‘It was a terrible place to grow up'
TRURO - Protests by former residents of the Nova Scotia Home for Coloured Children will continue until their voices are justly heard, a group spokesperson said Wednesday.
"We are here today because we feel the NDP is not taking our request for an inquiry seriously," said Tracey Dorrington-Skinner, a Truro resident and co-chair of the Victims of Institutionalized Childhood Exploitation Society (VOICES). "We feel that the fight that they're putting us up against in court is unjust," she said, during a protest of nearly 20 former home residents and supporters, who travelled from as far as Ontario and Quebec to participate.
Dorrington-Skinner spent 14 years (from 1970 to 1984) at the former Dartmouth facility where residents such as herself allege they were subjected to constant sexual, physical and mental abuse over a 50-year period up until the 1980s.
Efforts to launch a class-action suit have been hampered by the provincial government, however, whose lawyers argue that such a move is inappropriate because the claims vary between plaintiffs.
The plaintiffs want a provincial Supreme Court judge to certify their lawsuit against the Nova Scotia government and are currently awaiting a decision from Judge Arthur LeBlanc, following a hearing held in July.
Last year, the RCMP ruled against laying charges against anyone at the former orphanage because it said investigators couldn't corroborate things like time periods, potential witnesses and specific evidence, such as medical records.
"They said they want to do the right thing and yet they put everything in place that doesn't suit our cause," Dorrington-Skinner said, of the NDP government.
"We feel that it is further abuse to us because we are constantly being put through all this again and again and again and it's time to stop it."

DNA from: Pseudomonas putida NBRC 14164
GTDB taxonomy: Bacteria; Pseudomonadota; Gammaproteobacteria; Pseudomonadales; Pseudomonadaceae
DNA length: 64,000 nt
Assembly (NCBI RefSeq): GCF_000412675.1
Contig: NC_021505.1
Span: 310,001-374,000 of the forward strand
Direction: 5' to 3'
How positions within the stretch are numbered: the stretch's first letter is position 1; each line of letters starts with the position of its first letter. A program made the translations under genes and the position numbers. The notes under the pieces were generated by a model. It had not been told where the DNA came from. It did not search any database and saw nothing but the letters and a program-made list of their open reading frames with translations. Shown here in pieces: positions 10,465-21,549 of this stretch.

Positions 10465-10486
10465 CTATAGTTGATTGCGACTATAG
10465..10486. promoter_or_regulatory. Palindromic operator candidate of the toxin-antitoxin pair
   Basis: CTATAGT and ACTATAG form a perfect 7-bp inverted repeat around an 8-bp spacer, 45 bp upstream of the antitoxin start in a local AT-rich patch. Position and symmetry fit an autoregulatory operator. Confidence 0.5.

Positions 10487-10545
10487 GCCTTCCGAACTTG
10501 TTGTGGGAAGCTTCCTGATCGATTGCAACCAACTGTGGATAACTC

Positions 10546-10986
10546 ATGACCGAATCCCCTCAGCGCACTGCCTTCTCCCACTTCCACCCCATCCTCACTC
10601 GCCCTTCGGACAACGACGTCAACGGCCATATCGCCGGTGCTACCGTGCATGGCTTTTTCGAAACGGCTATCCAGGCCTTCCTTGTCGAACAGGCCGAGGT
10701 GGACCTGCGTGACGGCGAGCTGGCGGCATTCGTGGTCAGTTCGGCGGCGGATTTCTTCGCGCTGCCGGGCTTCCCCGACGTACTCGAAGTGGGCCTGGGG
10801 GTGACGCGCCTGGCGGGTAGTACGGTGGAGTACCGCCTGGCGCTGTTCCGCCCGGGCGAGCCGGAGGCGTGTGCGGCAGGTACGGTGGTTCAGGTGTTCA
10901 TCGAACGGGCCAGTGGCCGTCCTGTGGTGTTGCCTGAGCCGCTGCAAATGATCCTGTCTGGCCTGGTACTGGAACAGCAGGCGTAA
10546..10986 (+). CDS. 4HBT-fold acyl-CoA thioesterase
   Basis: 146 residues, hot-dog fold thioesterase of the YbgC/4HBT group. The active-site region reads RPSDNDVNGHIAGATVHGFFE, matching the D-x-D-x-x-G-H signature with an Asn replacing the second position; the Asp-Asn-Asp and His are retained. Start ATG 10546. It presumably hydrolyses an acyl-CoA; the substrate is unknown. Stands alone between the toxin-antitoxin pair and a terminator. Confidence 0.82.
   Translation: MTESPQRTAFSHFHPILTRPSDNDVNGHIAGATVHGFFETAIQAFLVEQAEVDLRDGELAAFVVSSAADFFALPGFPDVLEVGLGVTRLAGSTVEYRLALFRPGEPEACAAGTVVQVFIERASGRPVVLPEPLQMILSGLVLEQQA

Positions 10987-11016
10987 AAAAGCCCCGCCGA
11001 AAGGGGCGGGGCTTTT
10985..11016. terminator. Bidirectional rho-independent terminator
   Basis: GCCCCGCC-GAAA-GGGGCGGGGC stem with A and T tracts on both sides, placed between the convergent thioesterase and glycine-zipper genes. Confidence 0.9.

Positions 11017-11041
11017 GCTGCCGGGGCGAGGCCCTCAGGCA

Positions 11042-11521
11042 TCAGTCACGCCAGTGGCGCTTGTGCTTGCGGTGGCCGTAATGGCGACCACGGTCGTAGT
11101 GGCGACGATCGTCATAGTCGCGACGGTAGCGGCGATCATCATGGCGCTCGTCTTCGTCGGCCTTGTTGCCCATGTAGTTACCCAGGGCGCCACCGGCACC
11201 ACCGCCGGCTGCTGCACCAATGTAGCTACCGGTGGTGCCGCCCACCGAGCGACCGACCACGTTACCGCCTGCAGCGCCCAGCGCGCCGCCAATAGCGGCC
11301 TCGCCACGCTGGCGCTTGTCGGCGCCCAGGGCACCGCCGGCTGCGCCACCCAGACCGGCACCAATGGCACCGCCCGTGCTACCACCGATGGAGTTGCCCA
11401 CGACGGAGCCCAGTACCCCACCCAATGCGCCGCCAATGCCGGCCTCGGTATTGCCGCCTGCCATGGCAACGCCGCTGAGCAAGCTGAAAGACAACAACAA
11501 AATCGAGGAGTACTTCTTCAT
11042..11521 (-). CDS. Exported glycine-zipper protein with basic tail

The protest was held in front of Truro-Bible Hill MLA Lenore Zann's office. Although the home was located in Dartmouth, Dorrington-Skinner said the event was held in Truro because that is where the group's second reunion was being held.
"Where ever we hold anything, we're going to the NDP offices while they are still in power and we're going to picket in front of them to let them know our dissatisfaction with the way they are treating us," she said.
"While I was at the home I suffered every type of abuse you could possibly imagine - physical abuse, mental abuse, sexual abuse and it continued with me after I left the home and went onto university ... because when you are abused from such a young age all of your development is arrested."
Other protestors also spoke of years of abuse that included constant bouts of hunger and being separated from siblings.
"I could never talk to my sister while I was there and look at her because those were the rules," said Edgar Smith of Montreal, who lived at the home from about age five until he was 14. "In the home we were together but we were like strangers," he said. "A lot of bad things happened."
Smith said he still has a fear of water because of the memories that continue to haunt him from his Saturday night baths.
"I can still feel the pressure of her hand, the way she pushed my head down into the water, and today I'm afraid of water," he said. "That's the way it was. And at that age I realized how cruel people could be in my own colour."
Leane White, who travelled from Toronto to participate and who lived at the home between the ages of eight to 11, shared similar memories.
"They used to beat me every day of my life. I used to wet the bed. They used to beat me. I used to get beatings for wetting the bed. I used to get beat for just living, for being alive. They used to call us every name in the book and belittle us and make us feel like nothing. It was a terrible place to grow up."
And Dorrington-Skinner said the group is not giving up until its members have had their day in court.
"We're not going away," she said. "Ultimately, what we'd like to see from the government is to drop this case that we're going through in court and to sit down with us in a restorative manner so that we can bring some closure to all these individuals that are still hurting."